The reboot of Gene Roddenbury’s sci-fi series has been financially successful but has not gone over well with some hardcore fans. I’m a fan of the reboot series but I think it seriously went off-track with the millennial version of Wrath of Khan called Star Trek Into Darkness. It focused more on the action and visual effects, turning away to what made Star Trek such a staple in pop culture. For my more in-depth opinion, you can read my review. But this film, under the helm of Fast and Furious director Justin Lin, feels like that missing ingredient has been found along with balancing the action of the reboots.
Star Trek Beyond finds Captain James Kirk (Chris Pine) and the crew of the Enterprise deep in their five-year mission to explore the worlds they encounter an unknown enemy after crossing a nebula. A swarm of small vessel attacks, causing the crew to abandon ship on a distant planet after the destruction of their starship. While on the planet, they must go against a formidable adversary (Idris Elba) with the help of a female warrior (Sofia Boutella).
This installment is solid on the space travel, showing how the mission has worn down the crew. Uhura and Spock’s relationship has been affected and Kirk has questions about why he is in Starfleet, his father’s legacy becoming a hard thing to live up to. Overall, the aimlessness of the mission has left the crew in a funk, resulting in crewmates pairing off into relationships, engaging in spats, and a general loss of purpose. What they need is an assignment with a goal and stakes.
When the crew arrives at the starbase Yorktown (basically a twisty snowglobe in space), they are given just that while the crew is on shore leave. A female alien, who sent an urgent distress call (isn’t that how most of their missions start?) reporting that her ship had been attacked and her crew had been taken hostage by a belligerent warrior known as Krall. Kirk gathers the rest of the familiar faces (Saldana’s Uhura, Cho’s Sulu, Zachary Quinto’s Spock, Karl Urban’s Bones, Pegg’s Scotty, and the late Anton Yelchin’s Chekov) and the Enterprise departs, navigating through an awe-less nebula and squares off against Krall. To avoid going into spoiler territory, Krall’s intentions become clear as the movie continues on and the crew work to be reunited on the planet.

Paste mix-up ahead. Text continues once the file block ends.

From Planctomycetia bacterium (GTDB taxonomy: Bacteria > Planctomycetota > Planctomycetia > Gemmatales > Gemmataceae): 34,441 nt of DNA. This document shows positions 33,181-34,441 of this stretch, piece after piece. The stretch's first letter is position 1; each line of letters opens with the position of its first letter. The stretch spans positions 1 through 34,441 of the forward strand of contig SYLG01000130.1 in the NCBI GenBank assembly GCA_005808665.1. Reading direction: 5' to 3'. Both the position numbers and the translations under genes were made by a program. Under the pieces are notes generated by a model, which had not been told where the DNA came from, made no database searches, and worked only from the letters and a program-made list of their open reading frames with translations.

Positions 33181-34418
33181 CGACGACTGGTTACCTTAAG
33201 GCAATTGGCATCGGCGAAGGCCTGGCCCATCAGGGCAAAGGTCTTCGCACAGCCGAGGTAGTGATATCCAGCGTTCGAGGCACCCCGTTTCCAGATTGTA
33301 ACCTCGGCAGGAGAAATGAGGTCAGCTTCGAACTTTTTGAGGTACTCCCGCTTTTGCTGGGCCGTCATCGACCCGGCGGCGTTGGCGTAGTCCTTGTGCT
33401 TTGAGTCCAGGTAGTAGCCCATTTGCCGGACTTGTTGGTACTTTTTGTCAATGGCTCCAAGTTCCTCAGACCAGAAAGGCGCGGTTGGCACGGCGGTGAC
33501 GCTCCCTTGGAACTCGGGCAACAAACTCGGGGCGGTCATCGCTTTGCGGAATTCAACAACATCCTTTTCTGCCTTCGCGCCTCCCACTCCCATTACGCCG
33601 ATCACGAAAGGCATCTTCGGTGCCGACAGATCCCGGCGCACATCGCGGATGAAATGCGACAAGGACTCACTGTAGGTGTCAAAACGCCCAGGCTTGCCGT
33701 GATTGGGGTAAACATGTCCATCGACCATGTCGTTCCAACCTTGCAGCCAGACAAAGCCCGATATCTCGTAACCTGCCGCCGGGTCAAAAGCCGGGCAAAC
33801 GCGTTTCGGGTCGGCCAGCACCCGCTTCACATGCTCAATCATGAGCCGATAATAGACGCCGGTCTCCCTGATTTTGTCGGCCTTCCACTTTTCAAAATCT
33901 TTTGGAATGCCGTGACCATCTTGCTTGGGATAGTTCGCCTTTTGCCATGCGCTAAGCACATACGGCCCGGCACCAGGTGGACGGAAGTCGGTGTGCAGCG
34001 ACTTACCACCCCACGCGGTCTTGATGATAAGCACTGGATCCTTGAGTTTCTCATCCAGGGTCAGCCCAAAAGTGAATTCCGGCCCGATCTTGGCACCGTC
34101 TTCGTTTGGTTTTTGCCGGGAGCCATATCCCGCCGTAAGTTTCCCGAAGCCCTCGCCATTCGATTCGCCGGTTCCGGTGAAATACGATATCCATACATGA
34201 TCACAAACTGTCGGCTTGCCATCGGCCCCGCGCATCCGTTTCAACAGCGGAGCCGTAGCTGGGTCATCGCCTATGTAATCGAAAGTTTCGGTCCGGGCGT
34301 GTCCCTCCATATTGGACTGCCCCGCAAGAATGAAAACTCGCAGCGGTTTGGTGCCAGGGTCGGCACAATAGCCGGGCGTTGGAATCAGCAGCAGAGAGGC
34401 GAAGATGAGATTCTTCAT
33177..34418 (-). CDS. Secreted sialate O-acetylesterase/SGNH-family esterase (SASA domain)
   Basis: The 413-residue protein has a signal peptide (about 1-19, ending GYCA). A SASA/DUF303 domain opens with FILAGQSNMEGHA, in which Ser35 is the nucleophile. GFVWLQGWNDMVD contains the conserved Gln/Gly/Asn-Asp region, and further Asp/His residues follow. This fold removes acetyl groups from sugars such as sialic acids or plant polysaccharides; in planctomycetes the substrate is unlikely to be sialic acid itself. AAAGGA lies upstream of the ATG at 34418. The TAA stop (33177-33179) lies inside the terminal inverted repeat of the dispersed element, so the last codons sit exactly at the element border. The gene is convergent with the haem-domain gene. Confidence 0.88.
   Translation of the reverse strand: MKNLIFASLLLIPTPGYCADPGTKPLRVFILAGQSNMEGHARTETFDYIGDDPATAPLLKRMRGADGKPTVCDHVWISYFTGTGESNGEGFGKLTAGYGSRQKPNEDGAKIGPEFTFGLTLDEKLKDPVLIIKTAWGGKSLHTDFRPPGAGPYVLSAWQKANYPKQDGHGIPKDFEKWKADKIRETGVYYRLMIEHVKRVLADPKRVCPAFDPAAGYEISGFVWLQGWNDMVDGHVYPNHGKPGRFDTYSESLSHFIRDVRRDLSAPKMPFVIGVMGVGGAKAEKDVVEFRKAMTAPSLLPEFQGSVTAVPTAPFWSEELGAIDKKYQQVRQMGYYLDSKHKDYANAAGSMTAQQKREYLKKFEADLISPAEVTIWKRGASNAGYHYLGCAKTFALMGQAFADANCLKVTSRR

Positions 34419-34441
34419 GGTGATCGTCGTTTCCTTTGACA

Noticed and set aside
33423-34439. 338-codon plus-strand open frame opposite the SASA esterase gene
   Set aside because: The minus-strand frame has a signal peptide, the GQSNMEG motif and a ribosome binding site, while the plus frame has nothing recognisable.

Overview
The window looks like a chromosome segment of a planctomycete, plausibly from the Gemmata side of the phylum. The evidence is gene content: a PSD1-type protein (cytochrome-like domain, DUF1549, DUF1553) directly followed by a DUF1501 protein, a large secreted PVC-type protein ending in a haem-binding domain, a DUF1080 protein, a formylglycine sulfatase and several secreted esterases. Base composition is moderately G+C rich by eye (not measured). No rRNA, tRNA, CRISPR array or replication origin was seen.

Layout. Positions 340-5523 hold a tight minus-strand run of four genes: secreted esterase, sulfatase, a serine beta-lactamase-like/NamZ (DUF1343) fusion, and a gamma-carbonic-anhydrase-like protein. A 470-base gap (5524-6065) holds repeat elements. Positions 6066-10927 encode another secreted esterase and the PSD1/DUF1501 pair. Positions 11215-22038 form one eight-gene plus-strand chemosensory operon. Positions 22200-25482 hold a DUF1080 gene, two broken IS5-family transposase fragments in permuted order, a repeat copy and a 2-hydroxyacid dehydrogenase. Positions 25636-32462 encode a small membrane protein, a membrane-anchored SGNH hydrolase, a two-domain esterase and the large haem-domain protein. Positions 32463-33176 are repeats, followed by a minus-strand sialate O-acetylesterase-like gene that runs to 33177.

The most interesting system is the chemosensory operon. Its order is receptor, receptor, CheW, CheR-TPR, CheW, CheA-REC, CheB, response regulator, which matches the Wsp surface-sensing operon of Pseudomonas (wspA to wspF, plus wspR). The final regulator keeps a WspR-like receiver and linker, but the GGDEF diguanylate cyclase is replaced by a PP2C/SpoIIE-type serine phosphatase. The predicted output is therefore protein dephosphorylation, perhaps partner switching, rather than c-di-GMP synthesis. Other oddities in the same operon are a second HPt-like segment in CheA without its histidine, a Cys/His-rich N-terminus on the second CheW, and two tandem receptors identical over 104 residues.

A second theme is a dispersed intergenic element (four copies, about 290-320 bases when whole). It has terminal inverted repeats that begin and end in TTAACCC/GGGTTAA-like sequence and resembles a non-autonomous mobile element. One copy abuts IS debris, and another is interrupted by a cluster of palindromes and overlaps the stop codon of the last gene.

While it would have been great to know Krall’s plan possibly midway through the film as the different pockets of the crew went on their mini-adventures to be reunited with one another, it does pay off later on in the third act of the film. Unfortunately, that’s way too late. While the audience is left to ponder the villain’s plan (there isn’t a lot of speeches or monologues by Krall), we have mini-arcs of character development: the on-again/off-again romance between Spock and Uhura; the love-hate bond between Spock and Bones; Kirk’s personal arc as a leader. These are the best parts of Beyond. After so many missions with the main crew of the Enterprise, we never got a deeper look into their lives beyond the bridge. It was interesting as a fan to get that inside look. Some new characters were also proven to be well-crafted, three-dimensional beings; Elba’s menacing Krall and Sofia Boutella’s kabuki-skinned alien she-warrior Jaylah, are exciting additions.
Ultimately, Beyond is a movie about characters and character. But that is only half of the battle. The other half is…battle. Straight-up action. The camera angles of those scenes can give you a headache but spectacular nonetheless. While this isn’t Justin Lin’s best work, he does an excellent job in his first go-around in the director’s chair. The music of Public Enemy and Beastie Boys were welcome additions to the fun of the big-budget action scenes. We’ve also seen Kirk on an antique 20th century motorcycle from the trailer and that scene was impressive but also hearkens back to the 2009 reboot from when a young Kirk drives around in a Detroit muscle car.
Without being nitpicky, I can say that Beyond is a fine movie but not a very good Star Trek movie. A definite improvement from its predecessor but it felt like another tentpole summer film. But when is the last time we saw an actual good Star Trek movie?